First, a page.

A hands-on introduction to multimedia and a survey of available applications. Students will complete assignments in the integration of original music, voice-overs, and sound effects with supplied graphics and video examples. Examination of software applications in desktop synchronization for A/V, editing, and multimedia authoring. Study of media formats, storage, and archiving and retrieval techniques; the musician's role in collaborative multimedia projects; managing large volumes of data and compression strategies; and considerations of interactive aesthetics, consumer technologies, and industrial technologies.
In parallel with a student's development as a modern composer, arranger, and orchestrator, this course will develop his/her skills in emulating a live orchestra through effective use of software technologies. These skill areas include performance techniques (tracking), editing, automation (real-time and edited), mixing, production, and the creation of work templates.
The course allows students to study the screenplays and songwriting of a variety of film musicals from the beginning of the genre to the present. In addition to focusing on the writing of the musical film, the manner in which song assists in telling the story will be of particular interest. Working in groups, screenwriting students from Emerson will complete an outline and first act of an original screenplay, and composer/lyricist students from Berklee will write the songs that will help tell that story. The semester will culminate in a staged reading‚Äö√Ñ√Æwith music‚Äö√Ñ√Æperformed by acting/musical theater students from both Berklee and Emerson.
A course to be offered only when a resident artist joins the Professional Writing Division. Details including seminar title, resident artist instructor, class schedule, and enrollment approval procedures will be posted by the Professional Writing Division during the appropriate registration and check-in period.
Designed primarily for novice users of both notation software and music notation itself, but useful for all, this is a project based, hands-on, workshop type course designed to teach students immediately useful and practical applications of music software (primarily Finale) while bypassing unnecessary and complicated extra features. The curriculum and in-class activity format will have a particular emphasis on the development of skills and techniques which are immediately useful and applicable in helping students complete their assigned work in Berklee music writing courses, particularly those generally encountered by first and second year students. First-years in particular are encouraged to take the course so that they can benefit from acquiring extremely useful skills early in their Berklee career; skills which will then help them have greater success, and less frustration with notation right from the start. Additionally the curriculum of this course is designed to help students learn about the fundamentals of music through the use of notation software. This aspect will support and reinforce the curricula of harmony, theory, composition, and CWP courses in particular.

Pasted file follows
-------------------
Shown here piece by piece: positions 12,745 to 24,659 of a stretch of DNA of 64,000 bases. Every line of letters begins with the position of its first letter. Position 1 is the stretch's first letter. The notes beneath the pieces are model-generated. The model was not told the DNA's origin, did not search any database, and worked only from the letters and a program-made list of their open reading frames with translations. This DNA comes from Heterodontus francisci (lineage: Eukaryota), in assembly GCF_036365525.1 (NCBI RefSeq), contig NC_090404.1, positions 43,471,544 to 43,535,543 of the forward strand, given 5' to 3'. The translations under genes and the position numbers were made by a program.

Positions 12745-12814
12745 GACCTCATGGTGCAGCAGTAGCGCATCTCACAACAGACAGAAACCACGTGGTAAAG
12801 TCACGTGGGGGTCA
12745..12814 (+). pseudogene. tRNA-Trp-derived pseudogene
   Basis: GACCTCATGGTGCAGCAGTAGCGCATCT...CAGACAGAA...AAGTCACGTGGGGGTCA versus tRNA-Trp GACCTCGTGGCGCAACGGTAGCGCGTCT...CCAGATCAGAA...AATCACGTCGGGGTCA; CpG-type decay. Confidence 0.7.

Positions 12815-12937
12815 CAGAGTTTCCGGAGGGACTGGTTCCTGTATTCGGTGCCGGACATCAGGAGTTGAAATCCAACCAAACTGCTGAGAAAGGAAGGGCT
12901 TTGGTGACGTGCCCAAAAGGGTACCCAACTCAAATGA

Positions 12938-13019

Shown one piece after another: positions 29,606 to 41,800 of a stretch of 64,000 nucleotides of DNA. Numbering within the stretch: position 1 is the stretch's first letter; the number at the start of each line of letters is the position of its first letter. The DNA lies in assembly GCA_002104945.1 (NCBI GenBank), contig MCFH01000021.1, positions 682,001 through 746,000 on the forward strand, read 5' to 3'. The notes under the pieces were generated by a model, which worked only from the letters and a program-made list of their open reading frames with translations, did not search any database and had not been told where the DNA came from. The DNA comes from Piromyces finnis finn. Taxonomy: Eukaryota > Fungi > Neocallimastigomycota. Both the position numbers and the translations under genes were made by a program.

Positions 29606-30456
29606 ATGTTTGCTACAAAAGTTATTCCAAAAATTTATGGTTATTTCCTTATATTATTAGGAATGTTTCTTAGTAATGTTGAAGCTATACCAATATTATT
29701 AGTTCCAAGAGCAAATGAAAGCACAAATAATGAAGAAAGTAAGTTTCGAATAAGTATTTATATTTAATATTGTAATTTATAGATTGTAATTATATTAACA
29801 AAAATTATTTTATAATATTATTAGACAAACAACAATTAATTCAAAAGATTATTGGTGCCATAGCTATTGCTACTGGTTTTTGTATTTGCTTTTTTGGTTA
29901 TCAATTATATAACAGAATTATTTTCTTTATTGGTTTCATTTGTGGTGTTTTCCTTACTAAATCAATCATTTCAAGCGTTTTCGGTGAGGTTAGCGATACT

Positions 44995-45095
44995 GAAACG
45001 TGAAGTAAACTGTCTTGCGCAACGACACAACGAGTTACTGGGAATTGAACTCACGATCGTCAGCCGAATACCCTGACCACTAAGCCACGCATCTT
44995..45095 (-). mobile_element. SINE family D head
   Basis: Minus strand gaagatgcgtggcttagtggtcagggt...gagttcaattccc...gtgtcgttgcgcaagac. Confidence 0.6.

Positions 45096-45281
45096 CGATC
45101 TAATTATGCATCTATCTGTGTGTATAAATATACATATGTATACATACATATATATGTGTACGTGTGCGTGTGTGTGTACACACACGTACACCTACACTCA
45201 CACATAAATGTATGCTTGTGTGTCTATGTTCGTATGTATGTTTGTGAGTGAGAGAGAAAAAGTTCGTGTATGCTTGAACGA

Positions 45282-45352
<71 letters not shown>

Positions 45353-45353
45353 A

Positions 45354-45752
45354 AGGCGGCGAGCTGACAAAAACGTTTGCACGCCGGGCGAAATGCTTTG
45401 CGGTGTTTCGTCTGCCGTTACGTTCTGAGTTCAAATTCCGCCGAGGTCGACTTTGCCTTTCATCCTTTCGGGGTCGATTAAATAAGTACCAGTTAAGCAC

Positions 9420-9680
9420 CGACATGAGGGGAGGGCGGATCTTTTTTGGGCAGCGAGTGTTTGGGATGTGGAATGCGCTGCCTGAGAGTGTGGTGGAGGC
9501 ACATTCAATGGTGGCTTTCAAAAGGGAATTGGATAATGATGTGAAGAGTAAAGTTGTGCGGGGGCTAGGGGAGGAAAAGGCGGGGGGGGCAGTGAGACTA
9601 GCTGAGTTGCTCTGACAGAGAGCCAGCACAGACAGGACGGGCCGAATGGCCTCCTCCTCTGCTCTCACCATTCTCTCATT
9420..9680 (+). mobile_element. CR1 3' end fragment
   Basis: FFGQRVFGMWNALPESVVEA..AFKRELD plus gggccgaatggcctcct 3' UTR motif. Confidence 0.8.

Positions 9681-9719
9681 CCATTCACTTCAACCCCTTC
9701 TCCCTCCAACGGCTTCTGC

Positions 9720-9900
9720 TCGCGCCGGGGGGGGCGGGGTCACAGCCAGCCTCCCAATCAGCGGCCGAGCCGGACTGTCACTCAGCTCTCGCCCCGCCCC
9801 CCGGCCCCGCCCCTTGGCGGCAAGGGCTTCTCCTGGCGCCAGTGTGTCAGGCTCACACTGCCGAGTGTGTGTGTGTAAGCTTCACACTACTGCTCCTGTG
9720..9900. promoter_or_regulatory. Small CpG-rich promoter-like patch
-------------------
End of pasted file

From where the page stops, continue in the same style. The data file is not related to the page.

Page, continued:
This course is about the study and application of compositional techniques of Bob Brookmeyer as demonstrated through his compositions, improvisations, and teaching methods. Students will study musical examples of Brookmeyer and other composers who have utilized his techniques. The techniques will be put into use as weekly assignments and two projects. These composition methods include melody writing, form, unconventional and organic formation of harmony, rhythmic development, and voice-leading. The application of the techniques is not specific to any single musical genre; rather, they are meant to help the composer achieve an original and organic sound.